PepsiCo, Inc. is quietly joining the growing number of companies earning Facebook advertising dollars, people familiar with the matter told FOX Business.
Unlike companies like Ben and Jerry’s and Patagonia who have expressed frustration with Facebook’s policies regarding alleged racist content allowed on the site, PepsiCo has yet to make an official announcement. But people from the world’s second largest food and beverage company say the boycott will continue in July and August. They described the move as a “global boycott” of Facebook ad placement.
The move could have far-reaching implications given the size of PepsiCo – revenues of $ 67 billion last year – and the stature producing some of Corporate America’s most iconic brands, including its eponymous soft drink. PepsiCo is said to spend up to $ 2.6 billion a year on marketing, promotion and advertising, and like most large companies, it now spends a growing portion of its advertising budget on long-regarded social media platforms like Facebook as one of the best ways. to reach an online audience.
MARK ZUCKERBERG LOSES $ 7B AS BUSINESSES DELETE ADS
In fact, some large companies, seeking to cut costs amid the COVID-19 pandemic and recession, were weighing on television advertising and diverting money to cheaper online sites.
But the move came up against the massive social upheaval that followed the May 25 death of George Floyd, an unarmed black man who died while in police custody. The protests also galvanized Corporate America, with many large companies holding race relations seminars, while groups such as the National Association for the Promotion of People of Color (NAACP) and the Anti-Defamation League (ADL) called social media platforms to hate the police better. speech on their sites.
FAMILIES OF FORMER JEMIMA AUNT AMBASSADORS CONCERNED BY THE RECOMMENDATION
Facebook has long been the target of criticism that it did not act aggressively by limiting hate speech with its founder and CEO Mark Zuckerberg who resists allegations of message deletion and labeling comments as inappropriate. Criticism of Facebook’s policies intensified after President Trump released a social media statement amid George Floyd’s troubles: “When looting begins, filming begins.”
Facebook allowed the comment to remain on its site, while rival Twitter made the decision to report the statement for violating its “glorifying violence” policies.
In recent days, amid growing calls from activist groups to boycott Facebook, companies have started to remove their ads from its platform. Last week, advertising agency Goodby Silverstein announced that it was joining the boycott on Twitter. In the same statement, the company, which works with other brands, including Adobe, HP, PayPal and BMW, encouraged customers and employees to join the boycott. PepsiCo is also one of the agency’s clients.
FACEBOOK WILL BEGIN TO MARK POLITICAL CONTENT THAT WILL VIOLATE ITS POLICIES
“We will join # StopHate4Profit and stop posting on @Facebook for the month of July. We are taking this step to protest the irresponsible spread of hate speech, racism and misleading voter information on the platform. We encourage customers and our own people to join us. “, The company announced in a tweet. Goodby Silverstein is a subsidiary of Omnicom Group, one of the largest advertising agencies in the world.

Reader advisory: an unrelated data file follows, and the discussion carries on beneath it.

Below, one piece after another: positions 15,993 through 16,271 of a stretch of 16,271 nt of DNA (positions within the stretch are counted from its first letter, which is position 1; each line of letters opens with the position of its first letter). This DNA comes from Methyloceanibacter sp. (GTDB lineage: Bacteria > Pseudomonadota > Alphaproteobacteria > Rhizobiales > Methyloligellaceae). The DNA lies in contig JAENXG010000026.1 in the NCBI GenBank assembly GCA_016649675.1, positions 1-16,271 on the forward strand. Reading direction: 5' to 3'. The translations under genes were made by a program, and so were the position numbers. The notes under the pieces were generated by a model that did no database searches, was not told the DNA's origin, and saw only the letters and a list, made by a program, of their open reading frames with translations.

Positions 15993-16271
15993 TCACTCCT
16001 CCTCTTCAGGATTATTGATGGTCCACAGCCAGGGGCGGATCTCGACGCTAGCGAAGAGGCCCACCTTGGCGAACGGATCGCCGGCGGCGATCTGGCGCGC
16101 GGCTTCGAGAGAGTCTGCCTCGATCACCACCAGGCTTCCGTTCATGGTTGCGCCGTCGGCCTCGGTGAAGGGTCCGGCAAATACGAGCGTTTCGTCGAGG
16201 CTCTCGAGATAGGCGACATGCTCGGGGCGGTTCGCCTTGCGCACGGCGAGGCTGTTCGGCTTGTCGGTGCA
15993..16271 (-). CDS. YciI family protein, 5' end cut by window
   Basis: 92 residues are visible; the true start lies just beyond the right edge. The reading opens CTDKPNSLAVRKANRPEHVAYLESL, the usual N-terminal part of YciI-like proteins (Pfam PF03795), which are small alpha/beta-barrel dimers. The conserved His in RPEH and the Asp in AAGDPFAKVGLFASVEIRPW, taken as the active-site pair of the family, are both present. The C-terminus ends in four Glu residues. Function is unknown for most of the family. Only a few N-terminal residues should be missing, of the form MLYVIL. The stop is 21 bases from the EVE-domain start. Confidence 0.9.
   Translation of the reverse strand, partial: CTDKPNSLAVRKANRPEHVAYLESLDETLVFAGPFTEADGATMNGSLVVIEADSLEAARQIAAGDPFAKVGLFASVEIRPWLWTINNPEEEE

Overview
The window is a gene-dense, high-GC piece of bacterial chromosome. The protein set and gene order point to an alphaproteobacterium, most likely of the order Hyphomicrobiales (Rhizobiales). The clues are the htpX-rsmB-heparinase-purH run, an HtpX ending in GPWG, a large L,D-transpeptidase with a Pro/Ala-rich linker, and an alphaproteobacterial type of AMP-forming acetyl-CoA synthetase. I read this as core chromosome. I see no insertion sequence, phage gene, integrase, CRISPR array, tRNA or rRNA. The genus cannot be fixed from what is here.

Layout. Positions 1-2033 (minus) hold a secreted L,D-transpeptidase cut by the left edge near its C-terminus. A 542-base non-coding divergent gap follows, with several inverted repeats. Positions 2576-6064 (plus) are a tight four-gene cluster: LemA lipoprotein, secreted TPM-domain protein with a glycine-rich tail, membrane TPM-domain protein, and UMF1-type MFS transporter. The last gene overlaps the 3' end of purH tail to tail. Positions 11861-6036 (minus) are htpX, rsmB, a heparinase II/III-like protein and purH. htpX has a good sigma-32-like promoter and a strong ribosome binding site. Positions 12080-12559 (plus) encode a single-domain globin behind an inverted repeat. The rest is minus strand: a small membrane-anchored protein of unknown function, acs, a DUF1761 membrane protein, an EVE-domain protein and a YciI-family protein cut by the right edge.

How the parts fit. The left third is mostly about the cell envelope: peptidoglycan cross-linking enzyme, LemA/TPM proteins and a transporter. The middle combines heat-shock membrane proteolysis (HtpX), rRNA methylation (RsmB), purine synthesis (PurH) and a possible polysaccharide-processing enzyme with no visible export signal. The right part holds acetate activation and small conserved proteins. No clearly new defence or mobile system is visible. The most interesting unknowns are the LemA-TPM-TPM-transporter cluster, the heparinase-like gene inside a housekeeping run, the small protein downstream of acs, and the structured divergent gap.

It is unclear why PepsiCo has decided not to issue a press release on the go. Company spokesperson Jon Banner did not return phone calls and emails for comment. A Facebook press official also did not return calls and emails for comment.
But people inside the company say the ban is far-reaching and designed to make a statement about Facebook’s results because Facebook generates about $ 1 billion per quarter from advertising revenue. In the first quarter of 2020, Facebook posted revenues of $ 17.7 billion.
The Facebook headline fell more than 8% on Friday when the boycott expanded.
Social media companies have increasingly juggled freedom of expression with their responsibility to moderate content considered hate speech or fabricated information for political gain.
But Zuckerberg has taken a more laissez-faire approach than his Twitter counterpart, Jack Dorsey.
START FOX BUSINESS BY CLICKING HERE
At a Senate hearing in 2018, Zuckerberg told Congress: “I think there are a number of content areas that we need to better control the police in our service. Most recently, he stressed the need for an open and free platform – telling Fox News last month that he did not think Facebook should be “the arbiter of the truth.”
Zuckerberg said Friday he would change Facebook’s policy by adding labels to “newsworthy” content that violates his policies.
CLICK HERE TO LEARN MORE ABOUT FOX BUSINESS
“Often, seeing the speeches of politicians is in the public interest, and in the same way that the media will report what a politician says, we think people should generally be able to see it for themselves on our platforms,” a Zuckerberg writes in a blog. Publish. “We will soon start labeling some of the content that we are leaving out because it is deemed to be of interest, so that people can know when it is. “